I have been writing about and working with open supply chains for some years now, specifically how businesses are increasingly opening up their borders to much more dynamic, scalable, and valuable supply chain and partnership scenarios. Up until recently, the story of advancement when it came to supply chains has been one of technological improvement. Most recently, large enterprise suites and hand-crafted proprietary solutions have started to give way to SaaS and cloud approaches to supply chain management, which will be state of the art much sooner rather than later.
However, of late the Web has begun paving the most promising path to how we connect to, exchange information with, and consume our enterprise supply chains. Specifically, this has included the rise of a new generation of truly workable B2B exchanges and the first serious business-oriented open APIs from traditional large institutions (such as from the World Bank, the federal government, or Best Buy, instead of only from the Internet startups that pioneered them.) Thus, Web technologies — and to only a slightly lesser extent the Internet itself — are moving to the center of the supply chain story.
The Web as a supply chain exemplar
The Internet version of all these trends could be said to have culminated in recent years in the concept of the mashup. These are products or services created entirely out of the components of other businesses and where ingenuity and insight are the single most important ingredients. In this world of on-demand supplier integration, the primary supply chain inputs of mashups come from somewhere else and not the integrating organization.
Over the last five years, this evolution has mostly been an online invention, though enterprise mashups have been a steadily growing phenomenon during this time as well. The lesson is that the agility and profound interconnectedness of the Web has reinvented our ability to weave our businesses together to satisfy our stakeholder’s needs in countless ways. And it’s about to happen again.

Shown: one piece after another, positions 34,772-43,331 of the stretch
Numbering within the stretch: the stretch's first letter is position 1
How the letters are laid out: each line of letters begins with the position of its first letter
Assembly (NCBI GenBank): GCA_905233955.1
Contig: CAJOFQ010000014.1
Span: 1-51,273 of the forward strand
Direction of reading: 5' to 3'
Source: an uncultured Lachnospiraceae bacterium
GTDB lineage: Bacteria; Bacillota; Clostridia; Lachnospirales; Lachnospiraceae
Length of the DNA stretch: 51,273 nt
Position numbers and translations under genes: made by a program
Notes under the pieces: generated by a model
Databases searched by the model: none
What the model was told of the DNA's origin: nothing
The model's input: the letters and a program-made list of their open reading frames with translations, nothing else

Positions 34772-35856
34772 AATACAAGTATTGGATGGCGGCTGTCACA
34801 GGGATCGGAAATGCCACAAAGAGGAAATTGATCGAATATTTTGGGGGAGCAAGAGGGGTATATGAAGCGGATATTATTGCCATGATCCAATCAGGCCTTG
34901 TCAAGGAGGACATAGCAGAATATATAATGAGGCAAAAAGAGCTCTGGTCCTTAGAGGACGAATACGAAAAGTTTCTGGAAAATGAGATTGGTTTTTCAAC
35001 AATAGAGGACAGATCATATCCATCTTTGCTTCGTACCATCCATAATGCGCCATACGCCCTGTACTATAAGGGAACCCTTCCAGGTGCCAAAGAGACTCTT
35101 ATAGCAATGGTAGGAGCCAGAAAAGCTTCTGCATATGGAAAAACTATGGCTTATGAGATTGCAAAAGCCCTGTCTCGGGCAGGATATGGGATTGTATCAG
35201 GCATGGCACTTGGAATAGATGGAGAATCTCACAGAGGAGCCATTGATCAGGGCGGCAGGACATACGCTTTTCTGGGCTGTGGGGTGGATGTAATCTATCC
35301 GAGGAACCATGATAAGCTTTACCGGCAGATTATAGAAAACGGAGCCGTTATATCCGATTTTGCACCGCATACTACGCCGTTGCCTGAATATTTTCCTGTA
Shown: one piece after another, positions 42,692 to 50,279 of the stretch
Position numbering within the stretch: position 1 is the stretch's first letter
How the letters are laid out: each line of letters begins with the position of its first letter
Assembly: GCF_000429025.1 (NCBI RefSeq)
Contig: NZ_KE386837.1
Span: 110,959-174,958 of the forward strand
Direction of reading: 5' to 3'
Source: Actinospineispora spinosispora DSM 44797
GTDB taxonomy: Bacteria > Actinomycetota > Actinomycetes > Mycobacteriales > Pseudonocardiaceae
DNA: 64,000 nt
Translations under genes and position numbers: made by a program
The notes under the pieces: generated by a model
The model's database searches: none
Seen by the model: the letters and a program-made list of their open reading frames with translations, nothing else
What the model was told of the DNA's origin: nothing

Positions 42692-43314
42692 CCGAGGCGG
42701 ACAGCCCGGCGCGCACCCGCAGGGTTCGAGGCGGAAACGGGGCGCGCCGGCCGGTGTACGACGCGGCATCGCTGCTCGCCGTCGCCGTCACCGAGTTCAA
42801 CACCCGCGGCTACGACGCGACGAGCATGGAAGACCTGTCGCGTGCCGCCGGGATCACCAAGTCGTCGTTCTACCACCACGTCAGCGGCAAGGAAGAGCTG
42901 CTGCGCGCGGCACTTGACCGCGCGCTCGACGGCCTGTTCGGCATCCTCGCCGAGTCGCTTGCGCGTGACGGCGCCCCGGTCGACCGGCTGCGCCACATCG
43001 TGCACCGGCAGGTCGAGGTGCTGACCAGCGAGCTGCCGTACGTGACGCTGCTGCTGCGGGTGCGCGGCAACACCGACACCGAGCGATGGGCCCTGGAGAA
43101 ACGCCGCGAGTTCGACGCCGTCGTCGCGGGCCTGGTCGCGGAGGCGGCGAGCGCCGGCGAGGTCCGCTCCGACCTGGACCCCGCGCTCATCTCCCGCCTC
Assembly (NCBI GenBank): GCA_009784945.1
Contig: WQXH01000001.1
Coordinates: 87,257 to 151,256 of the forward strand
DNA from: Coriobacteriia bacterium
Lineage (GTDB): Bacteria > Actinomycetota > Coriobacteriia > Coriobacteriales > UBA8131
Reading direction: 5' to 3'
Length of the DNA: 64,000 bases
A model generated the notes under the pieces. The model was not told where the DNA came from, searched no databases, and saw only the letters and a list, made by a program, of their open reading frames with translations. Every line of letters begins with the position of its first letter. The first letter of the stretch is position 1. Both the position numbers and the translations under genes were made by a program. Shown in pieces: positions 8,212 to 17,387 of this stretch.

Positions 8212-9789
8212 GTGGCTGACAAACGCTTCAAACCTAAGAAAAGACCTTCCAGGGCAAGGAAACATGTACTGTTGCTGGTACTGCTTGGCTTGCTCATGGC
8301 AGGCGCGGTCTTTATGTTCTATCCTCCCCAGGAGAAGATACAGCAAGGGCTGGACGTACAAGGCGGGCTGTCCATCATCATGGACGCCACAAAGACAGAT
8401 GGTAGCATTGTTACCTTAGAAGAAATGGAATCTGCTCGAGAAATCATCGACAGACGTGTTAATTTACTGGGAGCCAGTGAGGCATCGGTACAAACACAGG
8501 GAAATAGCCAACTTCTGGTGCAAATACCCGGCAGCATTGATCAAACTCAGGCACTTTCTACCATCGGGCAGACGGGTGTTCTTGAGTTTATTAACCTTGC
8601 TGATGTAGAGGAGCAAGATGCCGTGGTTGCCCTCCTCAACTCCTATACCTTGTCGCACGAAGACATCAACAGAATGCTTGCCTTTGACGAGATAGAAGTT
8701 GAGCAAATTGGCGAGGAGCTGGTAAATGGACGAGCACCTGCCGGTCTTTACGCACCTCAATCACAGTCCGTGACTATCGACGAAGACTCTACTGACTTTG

As the next generation of supply chain concepts are being proven in the living crucible of the online world (mashups are now de rigeur on the Web and no longer remarkable, for example), it has shown how much more there is left to do as we connect our enterprises to the inputs and outputs that are their motive force. Web 2.0 ideas have been used in the last half-decade to update numerous enterprise sectors including collaboration, knowledge management, SOA, CRM and so on. These same approaches have also been used to expand and improve supply chain management to some extent. However, we are now seeing a significant cross-over of today’s modern Web into the very lifeblood of the operating logistics and component flows of enterprises today.
What does this mean precisely? As a result of these and other related trends, supply chain management is now undergoing another major transformation: It’s going social.
For lack of a better term we can call this evolution the advent of social supply chains and it will almost certain drive new efficiencies, productivity, agility, and innovative possibilities like many 2.0 advances have done in other enterprise specialties.